When multiple animals are housed in a cage and one is used for a terminal procedure, research staff must update the number of animals recorded on the cage card (i.e.: Change from 3 to 2).
Care must be taken to return water bottles or sipper tubes to cages after animals are returned to the animal room. When working in animal rooms after hours, the lights must be returned to the auto setting when you leave.
Responsibilities of Principal Investigators Animal Identification and Use
Public areas are sometimes used for transport of animals between animal care areas and Principal Investigator laboratories. Cage covers must be used when animals are transported through public areas. The Animal Care Unit provides pillowcases for this purpose.
Transporting Animals between the KU-Lawrence campus and the KU Medical Center:
Transportation of animals is by Animal Care Unit (Lawrence) or Division of Laboratory Animal Resources (KUMC) climate controlled vehicles in filtered cages or containers.
When animals are transferred from one facility to another, whether to a laboratory or housing facility, the transfer must be indicated on the protocol of both campuses. Prior to transferring animals, and after approval by both IACUCs, the Principal Investigator must submit the appropriate transfer forms, health status reports and details of the transfer to the attending veterinarians at both campuses.
No unanticipated transfer of animals from one campus to the other not previously addressed in an IACUC approved protocol will be performed. Requests for transfer of animals not previously approved will require a revision of the applicable protocol and approval by both IACUCs. Failure to follow this protocol will result in a reportable incident.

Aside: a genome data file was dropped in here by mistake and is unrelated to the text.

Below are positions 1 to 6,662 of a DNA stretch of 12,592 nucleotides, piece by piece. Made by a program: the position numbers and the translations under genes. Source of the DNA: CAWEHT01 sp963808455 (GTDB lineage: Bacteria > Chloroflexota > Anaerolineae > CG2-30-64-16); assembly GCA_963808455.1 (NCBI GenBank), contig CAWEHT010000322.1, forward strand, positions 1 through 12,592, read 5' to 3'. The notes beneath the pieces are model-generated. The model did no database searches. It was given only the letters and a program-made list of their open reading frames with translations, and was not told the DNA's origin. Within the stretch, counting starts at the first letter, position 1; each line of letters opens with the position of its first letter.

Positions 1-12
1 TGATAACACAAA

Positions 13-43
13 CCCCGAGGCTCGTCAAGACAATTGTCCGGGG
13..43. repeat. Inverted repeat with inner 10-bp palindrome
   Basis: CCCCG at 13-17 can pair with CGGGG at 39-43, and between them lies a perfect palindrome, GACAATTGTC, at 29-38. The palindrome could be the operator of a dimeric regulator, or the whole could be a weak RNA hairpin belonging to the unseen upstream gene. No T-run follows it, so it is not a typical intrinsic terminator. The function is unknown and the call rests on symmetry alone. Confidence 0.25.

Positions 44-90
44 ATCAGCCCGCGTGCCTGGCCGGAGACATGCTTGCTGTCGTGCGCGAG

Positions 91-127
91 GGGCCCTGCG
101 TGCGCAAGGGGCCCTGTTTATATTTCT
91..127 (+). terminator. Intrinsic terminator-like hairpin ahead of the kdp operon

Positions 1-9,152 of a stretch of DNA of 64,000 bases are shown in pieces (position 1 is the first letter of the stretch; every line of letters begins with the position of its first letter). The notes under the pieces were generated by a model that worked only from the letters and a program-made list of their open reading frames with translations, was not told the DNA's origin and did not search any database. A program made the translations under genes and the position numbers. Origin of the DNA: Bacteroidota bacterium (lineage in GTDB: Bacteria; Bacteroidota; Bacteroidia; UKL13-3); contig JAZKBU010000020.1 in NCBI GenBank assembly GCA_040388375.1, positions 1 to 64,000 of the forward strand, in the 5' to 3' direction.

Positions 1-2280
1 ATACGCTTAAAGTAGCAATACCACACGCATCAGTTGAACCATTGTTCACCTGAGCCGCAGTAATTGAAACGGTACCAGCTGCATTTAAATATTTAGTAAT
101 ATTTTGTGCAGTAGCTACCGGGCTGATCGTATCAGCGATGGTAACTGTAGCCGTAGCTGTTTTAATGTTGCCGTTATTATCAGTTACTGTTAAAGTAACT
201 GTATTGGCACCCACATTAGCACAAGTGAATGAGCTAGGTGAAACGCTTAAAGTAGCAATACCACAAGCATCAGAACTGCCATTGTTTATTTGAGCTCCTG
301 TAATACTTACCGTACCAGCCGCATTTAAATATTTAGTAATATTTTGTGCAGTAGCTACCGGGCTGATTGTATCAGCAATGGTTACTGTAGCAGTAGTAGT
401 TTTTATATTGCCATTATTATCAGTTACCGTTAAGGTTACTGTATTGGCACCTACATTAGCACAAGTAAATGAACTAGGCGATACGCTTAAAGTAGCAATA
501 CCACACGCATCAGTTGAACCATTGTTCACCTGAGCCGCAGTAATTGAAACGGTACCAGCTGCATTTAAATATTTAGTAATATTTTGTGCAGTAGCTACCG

Transporting animals across campus is completed by ACU staff in temperature-controlled vehicles. Transportation requests can be made online using the Transportation Request form at http://www2.ku.edu/~acu/transport.shtml or by contacting Jennifer Brooks at 4-8842 or [email_address] .
Responsibilities of Principal Investigators Transporting Animals
To reserve an Animal Care Unit procedure room, complete the sign-up sheet posted outside of the procedure room door,
Research staff is responsible for restoring the procedure room to its original condition following use,
Sharps boxes are provided for proper disposal of needles, syringes, scalpels, etc. Do not use trash cans to dispose of these items. DO NOT RECAP NEEDLES WHEN WORKING IN ANIMAL CARE UNIT FACILITIES.
Some items are provided by the Animal Care Unit (i.e.: paper towels, disinfectant, cotton balls, etc.). Additional supplies can be obtained from, or ordered by, the Technical Training Officer / Coordinator of Veterinary Services (TTO/CVS). Ordering one week in advance will help to ensure availability of supplies when needed. Principal Investigators are charged for additional supplies on a cost recovery basis.
Surgery Suite (Malott Hall): The surgery area can be reserved by contacting the TTO/CVS.
Autoclaves: There are two autoclaves located in the Malott facility. Research staff must be trained by the TTO/CVS before using this equipment.
Necropsy (Malott Hall): A down-draft exhaust necropsy table is available for use. Contact the TTO/CVS to reserve this room.
Responsibilities of Principal Investigators Using Animal Care Facilities and Acquisition of Lab Supplies
Responsibilities of Principal Investigators Final Disposition of Animals
Research staff can euthanize animals following the method approved in the Animal Use Statement,
The Animal Care Unit staff will euthanize animals when "CULL" is written on cage cards. Please be aware that all animals in a cage marked “CULL” will be euthanized.
An on-line cull form is located at: http://www2.ku.edu/~acu/cull.shtml .
Contact the University Veterinarian to request diagnostic services (i.e.: histology, necropsy).
Animals can be transferred to another Principal Investigator who has an IACUC approved Animal Use Statement. Principal Investigators can request a transfer by completing the on-line Animal Transfers form located at: http://www2.ku.edu/~acu/transferform.shtml .
Animals that have had no surgical or chemical intervention may be of use to another investigator. These animals may be placed at the discretion of the Animal Care Unit.
Adoption: For those few animals that would be suitable pets, adoption is an alternative. Only those animals not subjected to treatments with hazardous chemical, biological, or radiologic agents will be eligible for adoption. Each time an animal is to be adopted out,
The Principal Investigator must provide authorization in writing before adoption procedures are initiated.